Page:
Five factors seem to be at play in determining the health of a country’s newspapers or the severity of their problems.
The most important, and most obvious, is that in many of these nations or markets, rising literacy rates dovetail with growing disposable income to create millions of potential new readers. India’s literacy rate, for example, has grown from roughly one-third (35%) of the population in 1976 to 82% in 2009, according to Indian government estimates, (WAN, 2010). “There’s a hunger among Indians to know,” Bhaskara Rao, director of the Centre for Media Studies in New Delhi, told Agence France Presse in 2010.
Executives in India say reading a newspaper is considered something to aspire to instead of a throwback to a bygone era. “Anyone who can read or write is still looked at with a bit of awe” in parts of India, Rajesh Kalra, the editor of the Times of India’s Times Internet division, told The New York Times in 2008. The paper boasted a circulation of 3.5 million in 2008, 10% higher than it did a year earlier, and the paper planned to launch in new cities. Once people learn to read, they are proud of their new skill, Kalra said, and “the first thing you want to do is be seen to be reading a newspaper.”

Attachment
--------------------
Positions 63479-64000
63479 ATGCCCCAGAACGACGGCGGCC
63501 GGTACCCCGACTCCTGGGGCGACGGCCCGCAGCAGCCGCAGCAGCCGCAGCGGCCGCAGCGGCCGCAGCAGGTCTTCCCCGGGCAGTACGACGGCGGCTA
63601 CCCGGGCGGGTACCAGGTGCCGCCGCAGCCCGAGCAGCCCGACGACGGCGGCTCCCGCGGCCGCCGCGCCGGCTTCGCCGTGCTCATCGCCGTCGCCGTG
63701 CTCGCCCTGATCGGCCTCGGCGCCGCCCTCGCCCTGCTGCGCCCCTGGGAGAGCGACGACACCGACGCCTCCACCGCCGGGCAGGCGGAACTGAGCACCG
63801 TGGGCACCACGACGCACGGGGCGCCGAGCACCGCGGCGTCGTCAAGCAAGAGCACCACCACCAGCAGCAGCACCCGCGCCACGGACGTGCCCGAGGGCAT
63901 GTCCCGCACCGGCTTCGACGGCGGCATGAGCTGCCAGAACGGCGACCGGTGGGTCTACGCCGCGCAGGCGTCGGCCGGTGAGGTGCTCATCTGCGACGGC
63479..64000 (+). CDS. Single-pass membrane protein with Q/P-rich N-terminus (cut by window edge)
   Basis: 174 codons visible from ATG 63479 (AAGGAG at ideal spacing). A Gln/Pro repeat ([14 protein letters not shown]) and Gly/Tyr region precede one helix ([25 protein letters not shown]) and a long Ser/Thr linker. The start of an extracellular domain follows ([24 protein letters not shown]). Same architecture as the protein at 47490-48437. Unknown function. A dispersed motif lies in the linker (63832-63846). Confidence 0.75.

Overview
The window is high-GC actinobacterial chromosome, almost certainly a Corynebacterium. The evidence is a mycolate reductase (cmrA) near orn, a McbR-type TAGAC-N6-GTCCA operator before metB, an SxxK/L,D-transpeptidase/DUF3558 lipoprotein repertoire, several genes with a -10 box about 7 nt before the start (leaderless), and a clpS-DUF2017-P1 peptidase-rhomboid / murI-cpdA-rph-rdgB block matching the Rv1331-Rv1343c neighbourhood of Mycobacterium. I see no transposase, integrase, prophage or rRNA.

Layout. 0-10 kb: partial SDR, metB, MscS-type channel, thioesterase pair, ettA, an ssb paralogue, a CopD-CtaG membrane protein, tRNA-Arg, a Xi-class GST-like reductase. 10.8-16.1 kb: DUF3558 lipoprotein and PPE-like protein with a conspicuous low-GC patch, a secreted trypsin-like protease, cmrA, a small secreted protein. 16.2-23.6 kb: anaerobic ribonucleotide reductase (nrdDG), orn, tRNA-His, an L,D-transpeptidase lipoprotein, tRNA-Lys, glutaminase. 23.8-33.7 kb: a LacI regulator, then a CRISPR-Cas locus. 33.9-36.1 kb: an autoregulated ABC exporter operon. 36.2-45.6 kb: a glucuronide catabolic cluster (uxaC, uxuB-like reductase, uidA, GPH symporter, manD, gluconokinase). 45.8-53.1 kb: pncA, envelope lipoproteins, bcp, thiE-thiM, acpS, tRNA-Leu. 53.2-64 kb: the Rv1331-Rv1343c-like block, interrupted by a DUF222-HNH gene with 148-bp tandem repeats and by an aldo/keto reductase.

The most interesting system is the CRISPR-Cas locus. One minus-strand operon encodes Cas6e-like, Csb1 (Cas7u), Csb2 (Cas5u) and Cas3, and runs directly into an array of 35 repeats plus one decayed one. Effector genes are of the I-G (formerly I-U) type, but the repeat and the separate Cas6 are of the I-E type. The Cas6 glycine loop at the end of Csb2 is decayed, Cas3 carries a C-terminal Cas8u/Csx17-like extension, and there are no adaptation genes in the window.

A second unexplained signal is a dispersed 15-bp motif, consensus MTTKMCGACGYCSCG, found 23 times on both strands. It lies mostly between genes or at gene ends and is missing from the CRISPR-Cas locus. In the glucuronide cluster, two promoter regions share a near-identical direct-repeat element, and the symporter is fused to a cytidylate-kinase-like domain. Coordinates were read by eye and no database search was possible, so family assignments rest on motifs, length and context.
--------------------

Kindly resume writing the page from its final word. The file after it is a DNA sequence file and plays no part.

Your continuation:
The image echoes back to the United States in the late 19th and early 20th centuries, when papers were aimed explicitly at European immigrants, who felt similarly about newspapers and often held reading groups to have neighbors who knew English read the paper out loud. The newspaper comic strip was invented as a way for immigrants with limited language skills to find something in the paper they could follow. The term yellow journalism comes from one such comic strip, “The Yellow Kid,” about the adventures of an orphaned immigrant child, a metaphor for how immigrants in general felt in America.
The number of Indian dailies (not including free papers) rose by 44% from 2005 to 2009. Circulation during that period rose 40% (more than 8% in 2008 alone and 5% in 2009). The amount spent on advertising is growing, too, by nearly 19% in 2008 and 4.5% in 2009.
There are still signs in India’s newspapers face problems that afflict other modern societies. The percentage of readers who read the paper everyday is declining; the growth is in casual or occasional readers. Younger people who can read prefer the Internet. Costs are rising dramatically: Newsprint jumped in price by 50% in 2008, softening since then. But rising population, rising literacy rates and rising income levels are enough to mask those problems, or delay their reckoning.
“We do see a big potential in emerging markets,” John Ridding, chief executive of the London-based Financial Times told The New York Times in 2008. One other factor in India: The expected profit margin of newspapers is much smaller than in the United States, averaging around 10%, whereas U.S. newspapers in their better days expected double that.